EVEN AFTER INDIA ceased to be a colony, the cultural presence of the British lingered on; in exclusive spaces like the Delhi Gymkhana Club where Indians of ‘social standing’ were allowed membership only after independence. Having spent the day photographing Delhi’s political life, Homai Vyarawalla would spend her evenings in another world. Changing her khaddar sari for a silk one, she would set out on her cycle to attend parties and social events organized by expatriates who belonged to the various diplomatic missions in the city. This section depicts the spaces of leisure and recreation that she photographed. These included dances, theatre, festivals, fancy dress parties, boisterous games and fashion shows. Many of these photographs appeared in the `society’ magazine, Onlooker while the tabloid Current requested that she photograph “good looking Delhi women” and “action pictures” of city events.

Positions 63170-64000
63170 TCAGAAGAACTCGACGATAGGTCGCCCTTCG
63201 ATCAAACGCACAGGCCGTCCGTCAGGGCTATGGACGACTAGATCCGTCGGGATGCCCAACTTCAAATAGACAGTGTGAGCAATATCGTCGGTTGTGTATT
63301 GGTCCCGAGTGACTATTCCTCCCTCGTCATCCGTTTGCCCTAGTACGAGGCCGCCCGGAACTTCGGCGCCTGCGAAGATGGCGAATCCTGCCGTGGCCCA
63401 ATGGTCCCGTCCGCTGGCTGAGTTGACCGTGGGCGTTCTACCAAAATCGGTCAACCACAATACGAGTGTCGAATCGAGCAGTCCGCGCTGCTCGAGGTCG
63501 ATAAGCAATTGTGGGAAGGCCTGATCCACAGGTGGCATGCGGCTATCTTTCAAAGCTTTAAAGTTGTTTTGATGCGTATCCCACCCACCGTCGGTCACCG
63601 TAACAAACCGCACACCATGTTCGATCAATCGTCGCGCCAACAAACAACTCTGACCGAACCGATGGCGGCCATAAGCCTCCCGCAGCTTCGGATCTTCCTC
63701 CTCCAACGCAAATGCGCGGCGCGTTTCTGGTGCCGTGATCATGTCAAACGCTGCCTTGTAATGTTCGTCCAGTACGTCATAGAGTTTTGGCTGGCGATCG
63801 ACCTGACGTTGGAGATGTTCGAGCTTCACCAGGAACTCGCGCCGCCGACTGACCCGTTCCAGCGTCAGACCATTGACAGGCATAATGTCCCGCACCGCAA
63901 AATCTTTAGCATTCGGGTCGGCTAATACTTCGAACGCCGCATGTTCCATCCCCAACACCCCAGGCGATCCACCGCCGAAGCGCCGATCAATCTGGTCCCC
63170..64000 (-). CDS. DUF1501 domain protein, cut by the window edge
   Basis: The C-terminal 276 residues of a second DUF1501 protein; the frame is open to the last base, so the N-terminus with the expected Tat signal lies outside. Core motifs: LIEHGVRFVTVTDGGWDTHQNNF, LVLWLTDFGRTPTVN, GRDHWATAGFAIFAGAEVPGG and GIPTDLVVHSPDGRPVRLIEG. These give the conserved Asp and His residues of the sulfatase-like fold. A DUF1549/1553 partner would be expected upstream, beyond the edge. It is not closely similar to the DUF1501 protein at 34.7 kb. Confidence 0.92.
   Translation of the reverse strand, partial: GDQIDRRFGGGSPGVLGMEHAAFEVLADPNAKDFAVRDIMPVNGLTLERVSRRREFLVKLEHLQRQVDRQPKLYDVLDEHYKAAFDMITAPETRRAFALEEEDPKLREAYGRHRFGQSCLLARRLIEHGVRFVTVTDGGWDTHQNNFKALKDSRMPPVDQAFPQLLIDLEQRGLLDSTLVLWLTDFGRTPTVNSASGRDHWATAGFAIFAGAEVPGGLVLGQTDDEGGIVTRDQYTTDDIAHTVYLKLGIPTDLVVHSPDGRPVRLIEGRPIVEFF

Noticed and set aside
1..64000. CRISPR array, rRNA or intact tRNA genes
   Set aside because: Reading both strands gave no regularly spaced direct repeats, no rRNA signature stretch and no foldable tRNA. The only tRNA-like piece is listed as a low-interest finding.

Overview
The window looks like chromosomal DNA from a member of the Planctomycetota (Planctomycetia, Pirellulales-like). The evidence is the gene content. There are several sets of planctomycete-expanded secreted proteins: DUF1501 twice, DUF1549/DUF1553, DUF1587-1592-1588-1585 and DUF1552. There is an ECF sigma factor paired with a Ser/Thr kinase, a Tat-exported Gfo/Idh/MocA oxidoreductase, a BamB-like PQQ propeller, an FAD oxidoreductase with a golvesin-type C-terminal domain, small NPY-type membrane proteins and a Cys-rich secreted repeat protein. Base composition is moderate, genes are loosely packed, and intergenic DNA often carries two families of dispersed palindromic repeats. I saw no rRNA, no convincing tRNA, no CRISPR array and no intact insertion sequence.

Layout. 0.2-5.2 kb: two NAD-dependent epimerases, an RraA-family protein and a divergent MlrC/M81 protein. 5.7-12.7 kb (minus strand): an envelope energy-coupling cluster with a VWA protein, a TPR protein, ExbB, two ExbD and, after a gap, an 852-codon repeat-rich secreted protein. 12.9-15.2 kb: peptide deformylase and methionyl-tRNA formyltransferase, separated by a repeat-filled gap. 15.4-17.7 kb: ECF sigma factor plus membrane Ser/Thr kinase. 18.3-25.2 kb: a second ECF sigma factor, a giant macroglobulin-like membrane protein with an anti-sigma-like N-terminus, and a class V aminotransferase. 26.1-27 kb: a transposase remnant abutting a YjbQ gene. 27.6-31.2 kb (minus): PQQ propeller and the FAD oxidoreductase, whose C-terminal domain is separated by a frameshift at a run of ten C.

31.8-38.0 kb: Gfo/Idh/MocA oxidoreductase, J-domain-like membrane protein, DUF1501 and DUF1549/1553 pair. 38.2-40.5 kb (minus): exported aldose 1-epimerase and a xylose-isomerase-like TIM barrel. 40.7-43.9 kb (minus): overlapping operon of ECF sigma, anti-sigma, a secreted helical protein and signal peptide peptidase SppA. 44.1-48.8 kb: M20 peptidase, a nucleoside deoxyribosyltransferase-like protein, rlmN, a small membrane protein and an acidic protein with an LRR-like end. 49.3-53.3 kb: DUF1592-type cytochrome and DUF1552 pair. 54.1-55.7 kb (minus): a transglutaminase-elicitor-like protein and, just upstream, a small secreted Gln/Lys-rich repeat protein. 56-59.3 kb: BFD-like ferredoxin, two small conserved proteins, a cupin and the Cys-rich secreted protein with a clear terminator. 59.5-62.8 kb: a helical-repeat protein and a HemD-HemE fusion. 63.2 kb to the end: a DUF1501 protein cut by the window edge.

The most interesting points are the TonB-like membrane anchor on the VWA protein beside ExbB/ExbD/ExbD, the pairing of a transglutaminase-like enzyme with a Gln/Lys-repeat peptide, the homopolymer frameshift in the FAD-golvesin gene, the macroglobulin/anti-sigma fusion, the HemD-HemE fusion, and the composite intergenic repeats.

In these events, Britishers and `Elite’ Indians would discard all formality and let their hair down. Fancy dress parties created a world of fantasy as people donned masks to take on identities different from their own. Some invited her to take photographs of a Christmas spent with family. Others wanted her to capture vignettes of their stay in India complete with the comforts of palatial homes and liveried help. While most of the people in these photographs would never see India again, they developed deep friendships with her that lived on through letters. Vyarawalla’s photographs would travel back with them and tinged with nostalgia rest on mantelpieces ‘back home’. They would be repositories of memories of a home and a life in another time and place.
By Sabeena Gadihoke